On Tuesday, a former U.S. Air Force staff sergeant pleaded guilty to seeking and receiving a bribe from an Afghan contractor while serving in Afghanistan. The sergeant worked at the Humanitarian Aid Yard (HA Yard) at Bagram Airfield in Afghanistan and was involved in the issuance of contracts to replenish supplies at the HA Yard under the Commander’s Emergency Response Program (CERP). He is the eighth defendant to plead guilty in the investigation of this matter. David Turcios received $8,500 in bribes from local contractors who supplied goods such as rice, beans and clothing. During his tenure, approximately nine contracts in which Turcios was involved were awarded to Afghan vendors with a value of over $2 million.
On Thursday, a cyclone roared over the island of Socotra, 250 miles off the coast of Yemen. The UNESCO world heritage site in the Arabian Sea has received more attention in the press than usual over the past several weeks — United Arab Emirates forces were accused of trying to occupy the island recently. The Emirates, along with Saudi Arabia, are back again, this time leading extensive relief operations for the thousands of residents affected by the weather emergency. On Saturday, the cyclone hit the coastal city of Salalah, Oman’s’third-largest city of 200,000 people. The storm is said to be the most powerful to ever hit the area, with winds gusting up to 124 mph and causing the deaths of 13 people in total, including a 12-year old girl. For dramatic images of the storm’s effects in Oman, check out this site.
Also, on Thursday, Turkey’s state-run news agency said authorities had arrested a popular rap artist on charges of inciting drug use. Anadolu Agency said 27-year-old Sercan Ipekcigolu, left, better-known as rapper “Ezhel,” was detained by narcotics police in Istanbul late Thursday and was later charged with encouraging the use of drugs. Other media reports said the rapper could face a five-year prison term for encouraging the use of drugs in his song lyrics and video clips.
On Saturday, Qatar ordered shops to remove goods originating from a group of countries which a year ago imposed a wide-ranging boycott on the small country. A directive from the economy ministry ordered shops to immediately strip shelves of products from Saudi Arabia, the UAE, Bahrain and Egypt. The ministry claimed that it will visit stores to ensure they comply with the order and the government will also try to prevent such products from entering the Qatar through third countries. Qatar’s Government Communications Office (GCO) said it was trying to “protect the safety of consumers.”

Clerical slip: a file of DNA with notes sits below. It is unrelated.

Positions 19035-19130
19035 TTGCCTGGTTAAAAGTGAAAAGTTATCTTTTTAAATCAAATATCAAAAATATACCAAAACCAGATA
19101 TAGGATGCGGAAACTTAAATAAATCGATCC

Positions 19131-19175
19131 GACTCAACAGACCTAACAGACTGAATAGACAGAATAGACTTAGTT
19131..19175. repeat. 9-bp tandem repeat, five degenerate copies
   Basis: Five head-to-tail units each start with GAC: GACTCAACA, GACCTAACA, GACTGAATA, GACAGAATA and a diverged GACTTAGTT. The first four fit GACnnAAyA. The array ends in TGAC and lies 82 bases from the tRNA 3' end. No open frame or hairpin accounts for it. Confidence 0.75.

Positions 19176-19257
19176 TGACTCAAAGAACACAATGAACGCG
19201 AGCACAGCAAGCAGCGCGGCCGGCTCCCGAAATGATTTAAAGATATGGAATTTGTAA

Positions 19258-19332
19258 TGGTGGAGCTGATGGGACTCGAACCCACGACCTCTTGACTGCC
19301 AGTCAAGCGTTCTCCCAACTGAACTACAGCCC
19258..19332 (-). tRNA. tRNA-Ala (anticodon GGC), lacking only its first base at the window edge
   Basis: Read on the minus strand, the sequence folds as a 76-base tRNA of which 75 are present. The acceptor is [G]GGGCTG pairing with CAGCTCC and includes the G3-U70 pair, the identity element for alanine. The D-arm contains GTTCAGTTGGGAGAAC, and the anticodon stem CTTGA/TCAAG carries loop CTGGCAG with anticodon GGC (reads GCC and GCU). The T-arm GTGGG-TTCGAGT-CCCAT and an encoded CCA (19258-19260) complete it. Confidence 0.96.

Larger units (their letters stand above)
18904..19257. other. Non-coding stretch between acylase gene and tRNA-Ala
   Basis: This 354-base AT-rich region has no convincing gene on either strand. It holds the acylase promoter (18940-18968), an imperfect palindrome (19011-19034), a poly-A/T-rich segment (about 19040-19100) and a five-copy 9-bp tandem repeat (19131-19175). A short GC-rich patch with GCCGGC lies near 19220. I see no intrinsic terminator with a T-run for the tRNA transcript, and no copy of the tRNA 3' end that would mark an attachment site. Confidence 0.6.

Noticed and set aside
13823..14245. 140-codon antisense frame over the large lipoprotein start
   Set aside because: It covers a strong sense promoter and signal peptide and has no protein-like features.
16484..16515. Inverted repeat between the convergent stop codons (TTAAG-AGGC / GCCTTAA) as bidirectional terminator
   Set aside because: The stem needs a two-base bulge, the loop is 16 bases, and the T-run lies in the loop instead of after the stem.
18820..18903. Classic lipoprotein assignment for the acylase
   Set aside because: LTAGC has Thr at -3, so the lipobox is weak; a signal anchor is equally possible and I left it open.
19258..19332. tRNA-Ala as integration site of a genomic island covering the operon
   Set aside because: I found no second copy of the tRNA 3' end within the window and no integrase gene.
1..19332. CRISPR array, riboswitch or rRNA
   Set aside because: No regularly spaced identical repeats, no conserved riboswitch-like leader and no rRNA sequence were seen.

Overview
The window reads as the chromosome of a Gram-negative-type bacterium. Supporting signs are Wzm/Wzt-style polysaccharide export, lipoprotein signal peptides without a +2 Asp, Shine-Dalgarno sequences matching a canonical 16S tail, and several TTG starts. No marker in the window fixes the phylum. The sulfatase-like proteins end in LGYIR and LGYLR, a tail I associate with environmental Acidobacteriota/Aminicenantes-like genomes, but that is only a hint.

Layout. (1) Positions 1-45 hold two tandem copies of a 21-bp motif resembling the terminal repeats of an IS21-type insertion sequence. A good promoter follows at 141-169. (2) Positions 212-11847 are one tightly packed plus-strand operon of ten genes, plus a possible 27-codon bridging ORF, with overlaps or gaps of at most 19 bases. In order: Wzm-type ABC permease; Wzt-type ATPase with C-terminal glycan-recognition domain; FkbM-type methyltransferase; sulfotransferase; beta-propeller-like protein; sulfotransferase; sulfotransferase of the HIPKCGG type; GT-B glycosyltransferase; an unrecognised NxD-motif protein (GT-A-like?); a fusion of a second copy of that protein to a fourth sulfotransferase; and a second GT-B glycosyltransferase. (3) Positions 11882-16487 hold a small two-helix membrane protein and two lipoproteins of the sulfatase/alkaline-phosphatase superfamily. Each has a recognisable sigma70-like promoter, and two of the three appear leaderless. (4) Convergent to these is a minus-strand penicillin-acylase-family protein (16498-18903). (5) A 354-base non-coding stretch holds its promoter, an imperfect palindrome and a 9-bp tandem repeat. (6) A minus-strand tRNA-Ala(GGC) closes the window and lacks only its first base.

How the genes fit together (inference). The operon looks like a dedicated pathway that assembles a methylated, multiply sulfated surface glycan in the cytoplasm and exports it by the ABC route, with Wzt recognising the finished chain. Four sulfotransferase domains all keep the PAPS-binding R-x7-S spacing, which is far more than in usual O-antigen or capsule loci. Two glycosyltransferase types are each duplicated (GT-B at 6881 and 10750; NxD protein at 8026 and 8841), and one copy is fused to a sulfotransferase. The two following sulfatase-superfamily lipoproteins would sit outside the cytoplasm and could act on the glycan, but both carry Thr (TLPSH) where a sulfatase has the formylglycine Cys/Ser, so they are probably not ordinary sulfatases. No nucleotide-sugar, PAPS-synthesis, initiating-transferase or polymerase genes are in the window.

Less-affluent than its gas-and-oil rich Gulf neighbors and with a high employment rate of nearly 17 percent, Oman announced on Sunday that it would be extending its temporary expatriate worker visa ban in multiple industries, affecting 95 types of jobs. The visa ban prohibits corporations from hiring foreigners in the hopes of creating more job opportunities for Omani nationals. The UAE on the other hand, is taking the opposite approach, announcing on the same day that it would be issuing 10-year residency visas to attract more foreign talent to fill positions for which Emirati nationals lack the appropriate experience or expertise. The visa is also aimed at attracting investors and encouraging expats to buy their own homes in the country, boosting the real estate market. The new legislation also, for the first time, allows foreigners to have 100 percent ownership of their companies in the country. This is all part of the prime minister’s vision of the Emirates as an incubator hub for innovators with an open environment, tolerant values and flexible legislation.
Also on Sunday, an Algerian blogger appealed against a 10-year prison term for a social media post in which he spoke with an Israeli official, according to his lawyer. Global rights groups have condemned the severity of the sentence. Merzoug Touati was convicted on Thursday of providing intelligence to “agents of a foreign power” likely to damage Algeria, by a court in Bejaia, east of Algiers. The 30-year-old blogger submitted his appeal the following day and was feeling “optimistic.” Touati has been in prison since his arrest in January 2017, over an online video interview with an Israeli foreign ministry spokesman and a Facebook post in which he called for protests against a new financial law. During his trial the court dropped three additional charges including incitement against the state, which his lawyer said carries the death sentence.